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My touring bike (Salsa Vaya) came with 160s front and rear, BB7 Road. I'm 190lbs, and I thought it sucked; barely enough braking power with zero luggage on the bike. Upsized to 185mm (just a rotor and mounting bracket change) and MUCH happier. I can do a stoppie now, that was plainly impossible before.

Fortunately, if you go with the 160 front, it's not hard to change. Just a bit of wasted money
 

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I run 203 front 180 rear on my dirt touring rig. I weigh 220 and tour where carrying lots of water is often required, so a heavy load. But in my experience with the 203 up front there's no harm in overkill when you don't need it; but when you do need it, like on a long, steep fully loaded downhill, you're damn glad you have it.
 

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I would put on the biggest rotors you possibly can for the heat dissipation if you intend on doing a reasonable amount of road touring. Road descents tend to be a lot faster and in many cases a lot longer than off road / trail type stuff. My buddy completely glazed a set of 140 / 160 with BB7 roads and resin pads on one 15Km descent last year in Indonesia his entire set up was less than 250lb. He reckoned it was really sketchy; he was glad that there was no traffic and no sharp bends in the lower section of the mountain.
Sintered pads also help a lot in keeping the the heat off the rotors; you don't have to worry about heating the callipers and boiling the brake fluid with mechanicals.
 

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I would put on the biggest rotors you possibly can for the heat dissipation if you intend on doing a reasonable amount of road touring. Road descents tend to be a lot faster and in many cases a lot longer than off road / trail type stuff. My buddy completely glazed a set of 140 / 160 with BB7 roads and resin pads on one 15Km descent last year in Indonesia his entire set up was less than 250lb. He reckoned it was really sketchy; he was glad that there was no traffic and no sharp bends in the lower section of the mountain.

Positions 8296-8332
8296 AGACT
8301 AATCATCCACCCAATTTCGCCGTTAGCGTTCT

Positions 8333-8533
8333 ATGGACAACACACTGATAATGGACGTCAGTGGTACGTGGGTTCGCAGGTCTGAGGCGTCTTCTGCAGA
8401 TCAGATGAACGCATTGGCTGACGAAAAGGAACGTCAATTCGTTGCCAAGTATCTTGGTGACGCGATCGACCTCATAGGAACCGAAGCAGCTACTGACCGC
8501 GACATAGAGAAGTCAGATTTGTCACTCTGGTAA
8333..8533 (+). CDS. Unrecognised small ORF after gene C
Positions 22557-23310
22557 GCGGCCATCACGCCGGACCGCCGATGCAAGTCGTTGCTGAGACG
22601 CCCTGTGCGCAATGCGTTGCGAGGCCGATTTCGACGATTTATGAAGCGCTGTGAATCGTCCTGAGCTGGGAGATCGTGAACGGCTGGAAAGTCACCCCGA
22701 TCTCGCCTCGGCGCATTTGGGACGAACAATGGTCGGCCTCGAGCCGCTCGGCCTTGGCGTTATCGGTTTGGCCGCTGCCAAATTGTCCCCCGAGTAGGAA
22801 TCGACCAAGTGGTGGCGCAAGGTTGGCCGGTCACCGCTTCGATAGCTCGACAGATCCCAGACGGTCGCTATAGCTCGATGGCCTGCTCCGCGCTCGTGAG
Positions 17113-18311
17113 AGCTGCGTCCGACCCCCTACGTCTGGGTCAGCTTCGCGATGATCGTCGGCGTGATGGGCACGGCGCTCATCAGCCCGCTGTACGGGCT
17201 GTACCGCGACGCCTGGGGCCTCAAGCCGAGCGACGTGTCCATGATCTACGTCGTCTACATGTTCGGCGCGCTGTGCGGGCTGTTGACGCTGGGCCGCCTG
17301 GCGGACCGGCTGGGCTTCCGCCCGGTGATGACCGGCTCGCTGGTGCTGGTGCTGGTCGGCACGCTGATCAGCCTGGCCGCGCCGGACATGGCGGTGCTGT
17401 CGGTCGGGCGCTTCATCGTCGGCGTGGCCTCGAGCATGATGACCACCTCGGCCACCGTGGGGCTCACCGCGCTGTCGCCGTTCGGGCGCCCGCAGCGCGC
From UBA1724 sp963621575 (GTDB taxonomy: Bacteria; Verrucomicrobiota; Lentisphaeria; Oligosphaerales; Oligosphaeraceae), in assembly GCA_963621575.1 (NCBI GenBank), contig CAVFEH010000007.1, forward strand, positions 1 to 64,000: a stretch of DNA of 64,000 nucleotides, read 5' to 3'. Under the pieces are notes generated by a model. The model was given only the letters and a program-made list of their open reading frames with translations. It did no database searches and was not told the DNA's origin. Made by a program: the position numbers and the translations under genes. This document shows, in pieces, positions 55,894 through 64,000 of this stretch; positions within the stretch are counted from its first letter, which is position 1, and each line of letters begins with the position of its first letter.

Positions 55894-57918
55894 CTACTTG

Sintered pads also help a lot in keeping the the heat off the rotors; you don't have to worry about heating the callipers and boiling the brake fluid with mechanicals.
How you brake is as important as what equipment you use.

If you apply a bit of constant braking force over a long duration you generate much more heat relative to apply a higher braking force and then letting go of the brakes. Then applying them again. You can alternate front to back.

A German MTB magazine tested the heat capacity of various disc brakes and they were able to make every brake fail due to over heating. You can literally melt the plastic parts on your Avid mechanicals for example and warp the rotors.
 

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I know what your saying and agree but my point was that even braking properly loads and long road descents are hard on disc brakes - they never get chance to cool down fully before you're back on them, especially when you are dealing with switchbacks at the top and the like and then in to fast sweeping corners(40 to 50 mph) then taking off 30mph to hit some bends - the brakes don't get the chance to cool down hence the heat is always building.

Bigger rotors do help as they generate less heat (higher torque at the wheel so less friction required) and they have a bigger surface area to dissipate that heat. Keeping the system as cool as possible is a good thing
I was on canti's, tungsten carbide treated rims, Swissstop Blues and 50lb more; didn't have an issue.

To be honest I am yet to be fully convinced whether any disc brakes has been proved for road touring or tandem use as yet - but am about to try on my new build.